+       “to avert or hide the face” from a person is to express displeasure;
+       “to set the face against” is to express hostility;
+       “to make the face shine upon” is an indication of loving acceptance; and
+       “to set the face toward” expresses determination.

            Often in the Bible, the word “face” is used of God to identify the Presence of God. For example, when God confronted Cain about killing his brother, Abel, “Cain went away from the presence of the  Lord” – literally, “Cain went away from the face of the Lord” (2).

            A. The face is important.
One of the grandmothers was talking this week about her granddaughter’s habit not paying attention when the grandmother was giving directions. She would focus on whatever she was doing as if she did not hear. The grandmother could call from the other room – no answer. She could walk right up to the granddaughter – no answer. She has learned to get right in front of the granddaughter, taking her little face in her hands. Finally face to face, the granddaughter pays very good attention to her grandmother.

            B. Recall the story of Isaiah, while he was in the Temple, he saw the Lord high and lifted up, and the hem of his robe filled the Temple. The cherubim flew about singing, “Holy, holy holy is the Lord of Hosts.” And the foundation of the Temple shook at the voices calling. Isaiah was filled with terror and said, “Woe is me! I am lost, for I am a man of unclean lips, yet my eyes have seen the King, the Lord of hosts! (Isa 6.1-5 paraphrased).
            Imagine such a moment; imagine such a sight; imagine such holy terror – both wonderful to the point of your undoing.
            C. The other day the radio station I had on is sponsoring a concert by a music star. In addition, they were holding  contest. The winner would get backstage passes to meet the star in person. Who is your absolute favorite star: music, film or stage? How would you like to meet them? It would be the ultimate, crazy, fan experience.
            Would it different if you won backstage passes to meet God face to face? Would it be a crazy fan experience? Or would it be something solemn? Would God’s eyes burn holes into you at the knowing?

III. We can see God in the everyday, just by opening our eyes.
+       I see God’s hand when I walk on a dark night under the stars tossed across the sky.
+       I see God’s mark when the choir ends a beautiful anthem on a powerful note.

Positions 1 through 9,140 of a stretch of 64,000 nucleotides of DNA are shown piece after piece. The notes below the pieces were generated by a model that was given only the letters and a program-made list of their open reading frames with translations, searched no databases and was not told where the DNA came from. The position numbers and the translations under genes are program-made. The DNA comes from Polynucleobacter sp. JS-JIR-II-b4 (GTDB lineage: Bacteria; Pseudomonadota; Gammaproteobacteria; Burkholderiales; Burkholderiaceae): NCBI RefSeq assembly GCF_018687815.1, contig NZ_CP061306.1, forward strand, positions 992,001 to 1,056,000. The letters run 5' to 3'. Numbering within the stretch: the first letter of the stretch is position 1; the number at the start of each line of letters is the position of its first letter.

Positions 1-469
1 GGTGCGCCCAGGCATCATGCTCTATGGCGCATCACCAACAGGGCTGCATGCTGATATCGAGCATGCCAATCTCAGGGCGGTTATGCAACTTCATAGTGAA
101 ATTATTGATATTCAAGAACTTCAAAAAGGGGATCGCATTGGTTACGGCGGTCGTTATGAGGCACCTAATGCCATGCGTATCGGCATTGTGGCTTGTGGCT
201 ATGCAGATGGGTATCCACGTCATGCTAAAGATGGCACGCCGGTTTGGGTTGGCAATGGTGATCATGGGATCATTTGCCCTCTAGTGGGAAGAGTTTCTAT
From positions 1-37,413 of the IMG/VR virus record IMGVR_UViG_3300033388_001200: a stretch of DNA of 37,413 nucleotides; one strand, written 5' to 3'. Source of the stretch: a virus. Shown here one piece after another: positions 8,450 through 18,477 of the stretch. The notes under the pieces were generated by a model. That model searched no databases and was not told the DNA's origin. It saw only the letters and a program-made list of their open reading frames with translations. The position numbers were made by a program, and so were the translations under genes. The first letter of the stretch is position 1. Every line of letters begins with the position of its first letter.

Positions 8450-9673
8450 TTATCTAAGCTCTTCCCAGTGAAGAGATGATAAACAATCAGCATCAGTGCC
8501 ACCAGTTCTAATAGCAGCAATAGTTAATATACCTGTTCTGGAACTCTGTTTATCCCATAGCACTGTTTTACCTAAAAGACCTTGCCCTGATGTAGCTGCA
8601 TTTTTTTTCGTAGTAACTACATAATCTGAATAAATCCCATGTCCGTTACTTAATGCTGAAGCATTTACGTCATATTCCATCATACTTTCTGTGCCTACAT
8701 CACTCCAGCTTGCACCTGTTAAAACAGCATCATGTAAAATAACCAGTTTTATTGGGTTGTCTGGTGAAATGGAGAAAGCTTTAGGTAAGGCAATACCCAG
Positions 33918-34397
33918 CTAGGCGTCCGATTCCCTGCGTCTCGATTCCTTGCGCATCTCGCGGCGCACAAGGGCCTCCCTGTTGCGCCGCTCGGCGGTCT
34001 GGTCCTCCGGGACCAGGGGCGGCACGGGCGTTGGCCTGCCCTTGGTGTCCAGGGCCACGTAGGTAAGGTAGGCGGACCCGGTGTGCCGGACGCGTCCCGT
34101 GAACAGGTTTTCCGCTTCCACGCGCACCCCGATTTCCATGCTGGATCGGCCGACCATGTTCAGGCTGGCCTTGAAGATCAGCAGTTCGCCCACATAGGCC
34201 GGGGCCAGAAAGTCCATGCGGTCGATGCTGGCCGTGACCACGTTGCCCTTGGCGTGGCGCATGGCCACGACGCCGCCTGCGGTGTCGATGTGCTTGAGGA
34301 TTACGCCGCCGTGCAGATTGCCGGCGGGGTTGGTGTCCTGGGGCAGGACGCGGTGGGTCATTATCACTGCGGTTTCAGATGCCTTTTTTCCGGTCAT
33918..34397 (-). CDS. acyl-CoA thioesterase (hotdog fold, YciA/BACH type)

+       I often encounter God when I deal with feelings and emotions I would rather not face.
·       Anger about the homeless.
·       Sadness for victims of school shootings.
·       Aching hearts for those treated as outcasts.
·       Emotions that beg us for actions that we may prefer not to take.
Maybe it would be easier to buy a ticket to see God, so that when we are finished looing we can just turn away to other interests. On the other hand, if we realized that God exits in our everyday lives and we could see God every day, would we be happy with what God sees of us?

IV. Even though we cannot see God, St Frances of Assisi pointed out that every living creature bears the image of the One who created it. As one of the great mystics put it: “The Christ in me greets the Christ in you.”
+       Every person hurrying to work on Monday morning.
+       The long-legged water bird hunting in the shallows along the river.
+       Even the crows cackling at a joke only crows can appreciate.
+       The person beside you in the pew.
+       The crowds of people blocking the aisle as you make your way through Wal-Mart.
Each of these bears the image of the One who created it. Each one must be treated as a creation and image bearer God declared that creation is good. We are made in God’s image. Thus, we are good and, although we cannot see God, we can mirror God.

If I could see the face of God,
            And know with certainty that it was God's eyes that looked into mine.
If I could stand in silenced awe,
            And allow myself to be immersed in divinity.
If I could wait in patient confidence,
            Already hearing familiar footsteps on the walk.
If I could hear the voice of God,
            and recognize that not quite familiar Voice as that of a friend.
Then my questions would be overwhelmed in the Answer which fills the universe.
            My doubts would be settled in that loving embrace.
            And my hopes – not just for myself but for the world around –
            Would lift from earth on wings of joy.
If I could see the face of God.

2. Dentan, R. C. “Face,” The Interpreters Dictionary of the Bible, vol 2, p. 221.